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Minivans - Domestic or Foreign

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  • hansiennahansienna Posts: 2,312
    Excellent suggestion to take 3 seats and actually see how they fit.

         I do NOT think you could put 3 child seats in the 2nd row of the Odyssey as the middle portion looks too narrow.

         I think you could in the Sienna 8 passenger CE or LE as the Sienna ads show a child seat in the middle portion and the middle portion is slid forward to be close to the front seats.

         I have not tried putting 3 car seats into the 50/50 split third row bench when it was slid forward after removing the 2nd row bucket seats. It looks like it would probably hold 3 child car seats when placed as 2nd row but it definitely would not hold 3 in the rearward position where the space is too narrow.
  • jipsterjipster Posts: 5,345
    While not giving out the exact numbers, an article in todays paper reported Sienna sales have fallen since October of this year.While saying that the Odyssey and Chrysler T&C and Dodge Caravan "saw sharp sales gains for minivans in December" Not surprising about the Ody or Sienna sales numbers...though a bit surprised to see "sharp" sales increases for Chryslers lineup. Good for them....I guess the stow-n-go concept is going well for their sales.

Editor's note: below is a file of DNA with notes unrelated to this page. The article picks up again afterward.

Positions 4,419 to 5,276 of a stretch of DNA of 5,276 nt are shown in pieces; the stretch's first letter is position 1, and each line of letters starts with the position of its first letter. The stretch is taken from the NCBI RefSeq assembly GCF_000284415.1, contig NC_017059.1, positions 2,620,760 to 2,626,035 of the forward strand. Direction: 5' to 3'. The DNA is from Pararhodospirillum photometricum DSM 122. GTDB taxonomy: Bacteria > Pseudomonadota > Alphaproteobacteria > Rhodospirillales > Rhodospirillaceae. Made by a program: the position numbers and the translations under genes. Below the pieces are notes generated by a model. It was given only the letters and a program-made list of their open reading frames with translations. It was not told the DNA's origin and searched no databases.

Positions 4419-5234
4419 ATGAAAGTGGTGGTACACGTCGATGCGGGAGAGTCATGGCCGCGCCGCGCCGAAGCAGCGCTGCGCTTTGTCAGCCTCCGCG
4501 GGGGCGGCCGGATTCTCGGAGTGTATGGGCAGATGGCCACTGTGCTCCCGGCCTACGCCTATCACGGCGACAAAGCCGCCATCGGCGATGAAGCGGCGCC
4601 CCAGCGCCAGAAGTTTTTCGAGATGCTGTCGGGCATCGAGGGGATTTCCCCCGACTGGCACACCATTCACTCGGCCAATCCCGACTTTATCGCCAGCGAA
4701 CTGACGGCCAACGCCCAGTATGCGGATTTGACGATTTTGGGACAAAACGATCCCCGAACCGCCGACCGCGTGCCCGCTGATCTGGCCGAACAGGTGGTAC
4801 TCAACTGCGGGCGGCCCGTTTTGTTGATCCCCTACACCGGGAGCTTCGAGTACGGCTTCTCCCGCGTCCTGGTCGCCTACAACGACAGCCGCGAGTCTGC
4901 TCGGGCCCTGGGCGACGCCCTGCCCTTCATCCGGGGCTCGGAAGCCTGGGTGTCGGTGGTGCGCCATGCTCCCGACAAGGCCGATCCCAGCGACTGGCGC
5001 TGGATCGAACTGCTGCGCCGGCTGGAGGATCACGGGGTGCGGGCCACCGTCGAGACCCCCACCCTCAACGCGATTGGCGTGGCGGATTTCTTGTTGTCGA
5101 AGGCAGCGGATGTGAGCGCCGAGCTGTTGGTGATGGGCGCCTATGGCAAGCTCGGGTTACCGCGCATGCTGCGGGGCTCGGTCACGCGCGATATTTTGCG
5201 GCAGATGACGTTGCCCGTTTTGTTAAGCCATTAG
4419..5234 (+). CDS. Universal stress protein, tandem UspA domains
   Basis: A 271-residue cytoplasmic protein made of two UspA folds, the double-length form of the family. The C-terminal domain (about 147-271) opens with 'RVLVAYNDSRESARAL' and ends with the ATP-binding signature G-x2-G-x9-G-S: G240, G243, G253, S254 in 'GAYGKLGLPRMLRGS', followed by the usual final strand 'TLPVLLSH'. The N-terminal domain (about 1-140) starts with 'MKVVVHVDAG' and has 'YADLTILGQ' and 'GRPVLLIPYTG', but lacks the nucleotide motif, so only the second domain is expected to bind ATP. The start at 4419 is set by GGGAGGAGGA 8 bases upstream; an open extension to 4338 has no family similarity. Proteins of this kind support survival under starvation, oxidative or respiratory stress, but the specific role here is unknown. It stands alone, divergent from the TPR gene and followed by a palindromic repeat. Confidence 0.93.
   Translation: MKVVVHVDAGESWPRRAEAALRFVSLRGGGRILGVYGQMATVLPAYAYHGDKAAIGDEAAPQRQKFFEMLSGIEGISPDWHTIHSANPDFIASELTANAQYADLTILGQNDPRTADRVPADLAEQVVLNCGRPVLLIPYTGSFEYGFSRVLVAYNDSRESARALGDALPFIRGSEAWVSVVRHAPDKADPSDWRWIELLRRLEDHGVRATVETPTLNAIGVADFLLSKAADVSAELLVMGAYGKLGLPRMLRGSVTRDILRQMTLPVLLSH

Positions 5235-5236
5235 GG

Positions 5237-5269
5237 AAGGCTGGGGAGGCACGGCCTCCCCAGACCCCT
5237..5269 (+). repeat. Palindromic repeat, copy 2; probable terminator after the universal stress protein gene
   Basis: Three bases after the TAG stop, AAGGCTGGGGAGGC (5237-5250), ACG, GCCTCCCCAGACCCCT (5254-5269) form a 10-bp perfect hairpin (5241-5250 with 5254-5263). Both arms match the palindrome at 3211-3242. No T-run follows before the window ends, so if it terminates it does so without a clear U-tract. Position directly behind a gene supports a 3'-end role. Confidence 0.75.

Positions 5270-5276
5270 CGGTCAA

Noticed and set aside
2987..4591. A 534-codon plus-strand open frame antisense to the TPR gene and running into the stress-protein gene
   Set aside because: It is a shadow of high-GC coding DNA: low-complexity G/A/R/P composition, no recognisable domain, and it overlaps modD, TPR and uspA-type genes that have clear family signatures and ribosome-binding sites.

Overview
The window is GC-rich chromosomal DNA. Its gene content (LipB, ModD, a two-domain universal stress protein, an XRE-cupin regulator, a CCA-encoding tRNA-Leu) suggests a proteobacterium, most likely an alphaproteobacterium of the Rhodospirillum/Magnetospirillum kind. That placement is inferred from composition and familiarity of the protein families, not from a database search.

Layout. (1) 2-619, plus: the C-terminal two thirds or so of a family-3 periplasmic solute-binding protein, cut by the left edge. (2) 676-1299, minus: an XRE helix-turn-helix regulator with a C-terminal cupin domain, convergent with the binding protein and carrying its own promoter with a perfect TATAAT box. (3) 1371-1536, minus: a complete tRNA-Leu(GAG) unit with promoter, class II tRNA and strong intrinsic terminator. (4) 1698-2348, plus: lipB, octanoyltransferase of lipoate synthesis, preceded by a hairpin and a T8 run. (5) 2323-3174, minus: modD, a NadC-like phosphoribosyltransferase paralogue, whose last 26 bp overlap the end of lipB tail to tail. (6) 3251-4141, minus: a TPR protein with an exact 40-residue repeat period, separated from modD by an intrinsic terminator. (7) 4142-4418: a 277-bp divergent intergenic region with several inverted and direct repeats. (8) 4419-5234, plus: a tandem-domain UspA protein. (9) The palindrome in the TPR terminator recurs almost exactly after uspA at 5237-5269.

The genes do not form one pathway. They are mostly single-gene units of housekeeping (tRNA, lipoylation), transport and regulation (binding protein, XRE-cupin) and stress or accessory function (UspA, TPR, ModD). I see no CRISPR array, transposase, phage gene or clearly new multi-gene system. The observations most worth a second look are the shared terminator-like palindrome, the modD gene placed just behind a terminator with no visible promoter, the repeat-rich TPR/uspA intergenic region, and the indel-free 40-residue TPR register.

• I have been shopping for a minivan recently. I traded my 99 DC T&C for a 2005 Subaru Forester last summer and, while the Subie is a great car, we find that a big minivan is still the best for some uses, even though we are in our 60s and have no family to haul around on a regular basis.

     

    But the current offerings by Toyota, Honda and CD have me gnashing my teeth -- I haven't felt this frustrated except at election times in years!

     

    1. Toyota would be my first choice, BUT: